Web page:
One year as a lawyer and one year without a job. Do not go to law school unless you love the law and can pay for it upfront or in a reasonable amount of time. The costs/benefits of obtaining a law degree has become heavily tipped to the costs side. It is simply too much money for too little return in most cases.

And this isn’t even factoring in the stress of actually making in through the courses, which is a whole other issue.

I agree with the first part, but can’t get on board with the second. When I was in law school there was a weak (if any) correlation between our LSAT scores and our GPA and job prospects.

Do not pursue the PhD if you feel this way. With a PhD, especially in the arts/humanities, you’re lucky to get a choice of two, maybe three, satisfactory locations. Only the very, very lucky ones (often the stars) get to live where they would want to live regardless of the job. You’ll always be sacrificing, either the job or the life. It sucks.

I vote to get a job using your current degrees and see where it takes you. A year or two outside of academia will probably clarify what you really want to do. You may even discover that the job is unimportant as long as it enables other life choices. If so, then you may be set already.

ETA: How old are you? If you are in your early 20s, stop sweating it. You’ve got plenty of time to redirect your life should you desire to.

I, myself, strongly considered law school but chose against it. I’m an engineer so the job market was decent when I was finishing up my education. I do not know what you can do with a degree in musicology. I voted for law school because it seems like that was your intent all along and you seem to have more reservations about going into academia.

Best of luck to you, whatever you choose.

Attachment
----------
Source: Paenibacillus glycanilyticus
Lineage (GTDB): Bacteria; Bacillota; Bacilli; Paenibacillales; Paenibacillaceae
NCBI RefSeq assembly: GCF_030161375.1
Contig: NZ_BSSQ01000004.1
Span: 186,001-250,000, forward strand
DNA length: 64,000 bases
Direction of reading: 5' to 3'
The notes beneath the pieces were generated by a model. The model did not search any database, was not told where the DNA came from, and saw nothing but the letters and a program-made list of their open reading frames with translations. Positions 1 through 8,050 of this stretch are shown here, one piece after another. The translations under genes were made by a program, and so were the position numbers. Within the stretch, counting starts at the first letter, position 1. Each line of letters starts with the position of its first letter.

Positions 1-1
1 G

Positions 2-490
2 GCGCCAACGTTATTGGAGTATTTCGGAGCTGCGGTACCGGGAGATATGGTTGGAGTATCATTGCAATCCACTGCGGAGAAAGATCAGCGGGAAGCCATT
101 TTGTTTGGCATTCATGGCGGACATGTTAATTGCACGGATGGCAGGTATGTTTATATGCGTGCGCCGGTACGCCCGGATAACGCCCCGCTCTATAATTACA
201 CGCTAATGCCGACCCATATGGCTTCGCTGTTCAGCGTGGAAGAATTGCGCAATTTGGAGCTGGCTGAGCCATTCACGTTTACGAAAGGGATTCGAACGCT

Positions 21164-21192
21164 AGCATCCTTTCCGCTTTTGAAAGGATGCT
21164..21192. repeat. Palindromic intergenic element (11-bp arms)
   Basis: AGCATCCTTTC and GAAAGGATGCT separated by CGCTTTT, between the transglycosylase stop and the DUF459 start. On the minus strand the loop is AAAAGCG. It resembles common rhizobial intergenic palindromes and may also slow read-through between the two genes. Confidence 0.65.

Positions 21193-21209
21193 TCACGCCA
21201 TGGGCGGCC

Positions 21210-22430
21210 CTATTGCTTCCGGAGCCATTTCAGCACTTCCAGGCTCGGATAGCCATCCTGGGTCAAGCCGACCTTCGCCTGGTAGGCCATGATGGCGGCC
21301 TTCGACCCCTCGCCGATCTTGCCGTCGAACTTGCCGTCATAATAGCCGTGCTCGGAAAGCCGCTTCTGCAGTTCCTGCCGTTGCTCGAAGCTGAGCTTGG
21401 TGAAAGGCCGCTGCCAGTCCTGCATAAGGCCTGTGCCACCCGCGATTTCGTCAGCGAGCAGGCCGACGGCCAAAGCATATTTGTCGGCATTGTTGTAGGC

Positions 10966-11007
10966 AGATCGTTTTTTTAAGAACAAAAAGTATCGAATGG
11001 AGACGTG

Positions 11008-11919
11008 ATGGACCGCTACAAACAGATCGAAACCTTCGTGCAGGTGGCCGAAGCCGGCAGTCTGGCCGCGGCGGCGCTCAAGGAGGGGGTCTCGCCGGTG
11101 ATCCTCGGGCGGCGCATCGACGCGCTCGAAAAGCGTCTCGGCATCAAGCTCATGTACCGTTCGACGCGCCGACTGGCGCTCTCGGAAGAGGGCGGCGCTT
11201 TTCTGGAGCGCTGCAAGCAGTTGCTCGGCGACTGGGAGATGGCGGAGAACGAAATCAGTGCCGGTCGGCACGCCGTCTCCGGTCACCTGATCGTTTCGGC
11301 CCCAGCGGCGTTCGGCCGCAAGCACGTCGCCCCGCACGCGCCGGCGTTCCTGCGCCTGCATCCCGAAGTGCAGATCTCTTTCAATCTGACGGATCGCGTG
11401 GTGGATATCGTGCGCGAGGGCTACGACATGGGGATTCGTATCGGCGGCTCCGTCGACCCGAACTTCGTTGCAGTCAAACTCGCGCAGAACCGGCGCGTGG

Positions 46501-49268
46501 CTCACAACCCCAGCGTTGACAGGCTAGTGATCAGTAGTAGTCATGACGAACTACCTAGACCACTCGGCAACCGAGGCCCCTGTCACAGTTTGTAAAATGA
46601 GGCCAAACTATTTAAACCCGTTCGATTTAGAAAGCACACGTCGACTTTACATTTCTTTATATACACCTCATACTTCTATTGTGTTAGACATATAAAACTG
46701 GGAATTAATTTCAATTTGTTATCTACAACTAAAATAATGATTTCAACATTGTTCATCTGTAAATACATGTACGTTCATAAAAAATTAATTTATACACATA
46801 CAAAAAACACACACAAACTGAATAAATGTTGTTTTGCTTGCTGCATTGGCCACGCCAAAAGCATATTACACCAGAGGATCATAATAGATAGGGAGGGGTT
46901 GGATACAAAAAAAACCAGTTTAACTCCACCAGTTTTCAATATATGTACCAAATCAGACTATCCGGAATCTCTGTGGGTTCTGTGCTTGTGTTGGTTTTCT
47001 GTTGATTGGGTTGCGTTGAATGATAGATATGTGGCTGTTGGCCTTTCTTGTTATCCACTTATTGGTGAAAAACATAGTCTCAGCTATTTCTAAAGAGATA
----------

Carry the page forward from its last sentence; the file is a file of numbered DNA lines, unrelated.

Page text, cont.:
Well, let me chime in to say that some people really do love practicing law. I love researching interesting legal questions, and trying to convince judges and juries to do the right thing. I enjoy trials, appeals, and even motions. I don’t love every moment, of course. The stress is considerable, and other lawyers can be certainly be obnoxious. Few people probably enjoy fighting over discovery responses. It is quite satisfying, however, to feel like you actually did something to make someone’s life a little better.

I’m not saying it’s for everyone, and there certainly are a lot of different paths within the law you can go down, but I thought I’d offer a different perspective than Dinsdale.

When I read the title I thought “Well if you have to ask then don’t do either”. Reading the OP didn’t change that for me. You go to grad school because (a) there is a specific job/career you are aiming for, and the degree is necessary to get that job, or at least puts you years ahead of the game, or (b) it’s a personal pursuit but you can afford to take time away from your career/life. (Or a combo of (a) and (b), which was the case for me.) I don’t see either case applying here. It doesn’t really sound like you know what you want to do, and you haven’t even started your career so you can’t really say you’re “settled” and can take a few years to do your own thing.

That’s just my read. Maybe you do have a focused idea of what you want out of law school, and how you will turn a JD into a job that you want and will pay off those loans, in which case law school would make sense. And you’ve already said you’re not sure about the PhD, and generally speaking your passion for your field doesn’t increase in years 4,5,6 of grad school.